In Pacific Indemnity Co. v. Lampro, No. 13-P-1510 (Mass. Ct. App. July 24, 2014), the Massachusetts Appeals Court held that faulty work by the insured’s subcontractor in removing trees and brush from the claimants’ property was not an accident and therefore not an occurrence under the CGL policy. The court also held that in addition to its conclusion that the faulty work was not an occurrence, the policy’s business risk exclusions, particularly j(5) and j(6), “also provided [the insurer] an alternative defense.”
One insurer recently looked to litigation as a tool for recouping past losses it attributes to climate change
The Alabama Supreme Court, reversing its prior precedent, held that construction defects meet the definition of an “occurrence” within a commercial general liability (CGL) policy. The court also held that the “products-completed operations” exclusion does not apply when the policy declarations show that the insured has purchased products-completed operations coverage. Owners Ins. Co. v. Jim Carr Homebuilder, LLC, 2014 Ala. LEXIS 44 (Ala. March 28, 2014).
By Marla H. Kanemitsu
The Seventh Circuit Court of appeals directed that an excess insurer’s concerns about a policyholder settling “on the cheap” with a lower-layer insurer—thereby potentially increasing the excess insurer’s coverage obligations—was an issue the excess insurer should address through its policy language, not through the bankruptcy courts.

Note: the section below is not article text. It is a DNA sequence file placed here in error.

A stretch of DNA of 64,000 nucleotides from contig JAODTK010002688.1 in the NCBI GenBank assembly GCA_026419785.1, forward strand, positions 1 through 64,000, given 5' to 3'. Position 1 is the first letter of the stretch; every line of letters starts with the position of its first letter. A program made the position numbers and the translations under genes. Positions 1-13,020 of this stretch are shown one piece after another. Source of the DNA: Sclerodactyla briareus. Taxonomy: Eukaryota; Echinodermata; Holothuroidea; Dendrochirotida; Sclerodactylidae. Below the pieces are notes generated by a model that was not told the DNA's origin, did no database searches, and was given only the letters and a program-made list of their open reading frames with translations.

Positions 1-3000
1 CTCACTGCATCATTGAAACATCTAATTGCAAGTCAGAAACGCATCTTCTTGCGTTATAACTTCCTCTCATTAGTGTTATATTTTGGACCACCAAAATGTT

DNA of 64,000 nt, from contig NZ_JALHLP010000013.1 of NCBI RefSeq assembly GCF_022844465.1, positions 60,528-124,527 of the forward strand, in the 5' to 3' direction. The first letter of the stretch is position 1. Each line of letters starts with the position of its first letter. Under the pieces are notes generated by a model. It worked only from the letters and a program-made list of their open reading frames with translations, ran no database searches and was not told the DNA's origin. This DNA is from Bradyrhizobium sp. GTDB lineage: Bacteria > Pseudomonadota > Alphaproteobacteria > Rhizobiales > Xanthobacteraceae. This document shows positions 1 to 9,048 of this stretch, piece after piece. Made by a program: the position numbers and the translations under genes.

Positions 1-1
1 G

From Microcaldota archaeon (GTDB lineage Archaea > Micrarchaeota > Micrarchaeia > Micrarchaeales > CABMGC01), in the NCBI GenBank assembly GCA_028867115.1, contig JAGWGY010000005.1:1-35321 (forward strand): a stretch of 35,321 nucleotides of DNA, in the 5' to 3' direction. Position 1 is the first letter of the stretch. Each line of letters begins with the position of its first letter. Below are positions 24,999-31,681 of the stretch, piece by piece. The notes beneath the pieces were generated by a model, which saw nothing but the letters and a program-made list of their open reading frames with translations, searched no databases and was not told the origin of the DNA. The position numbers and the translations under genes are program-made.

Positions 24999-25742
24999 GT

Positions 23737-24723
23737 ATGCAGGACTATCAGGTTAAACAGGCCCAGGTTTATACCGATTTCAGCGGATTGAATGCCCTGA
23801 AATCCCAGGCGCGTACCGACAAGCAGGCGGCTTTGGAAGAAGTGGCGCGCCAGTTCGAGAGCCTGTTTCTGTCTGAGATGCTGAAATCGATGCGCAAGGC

By Erica J. Dominitz and Gregory M. Jacobs
Parties have disputed, and courts have addressed, whether the valuation of a business interruption claim should consider the effects that a hurricane or other catastrophic event had on the surrounding region, positive or negative, including its effect on the policyholder’s competitors and on the local economy
By Andy Dogali and Jacqueline H. Palik
Liability insurance may entitle an insured to a defense and to indemnification for a third-party claim made against it. In Florida, an insurer's duty to defend its insured against such a claim is separate and apart from the duty to indemnify the insured.
This clip considers whether liability insurance policies’ personal and advertising injury protection covers wrongs committed against both natural persons and organizations. (10:20 min)
A suit limitation clause provides that a cause of action or law suit must be brought within a certain time period – depending on jurisdiction. Nick Insua explains the ins and outs of these situations. (8:47 min)
Sheri Pastor describes enhancements and provisions that will help you when negotiating your next policy. (9:35 min)
Laura Hanson outlines coverage issues that arise as a result of dram-shop laws. (14:25 min)
Listen as Ron Kammer details what qualifies as a joint-venture exclusion and what does not. (8:43 min)
The latest issue of Coverage is now available.
The ICLC has formed subcommittees to focus on diverse areas of substantive insurance coverage law and procedural aspects of insurance coverage litigation. All of our subcommittees are cochaired by lawyers who typically represent policyholders, paired with lawyers who typically represent insurance companies, an arrangement that provides balance, promotes collegiality, and assures lively dialogue.
Insurance Coverage Litigation Leadership
|Cochairs||Web Editors||Newsletter Editor|
John G. Buchanan III
Los Angeles, CA
James M. Davis
Erik A. Christiansen
Salt Lake City, UT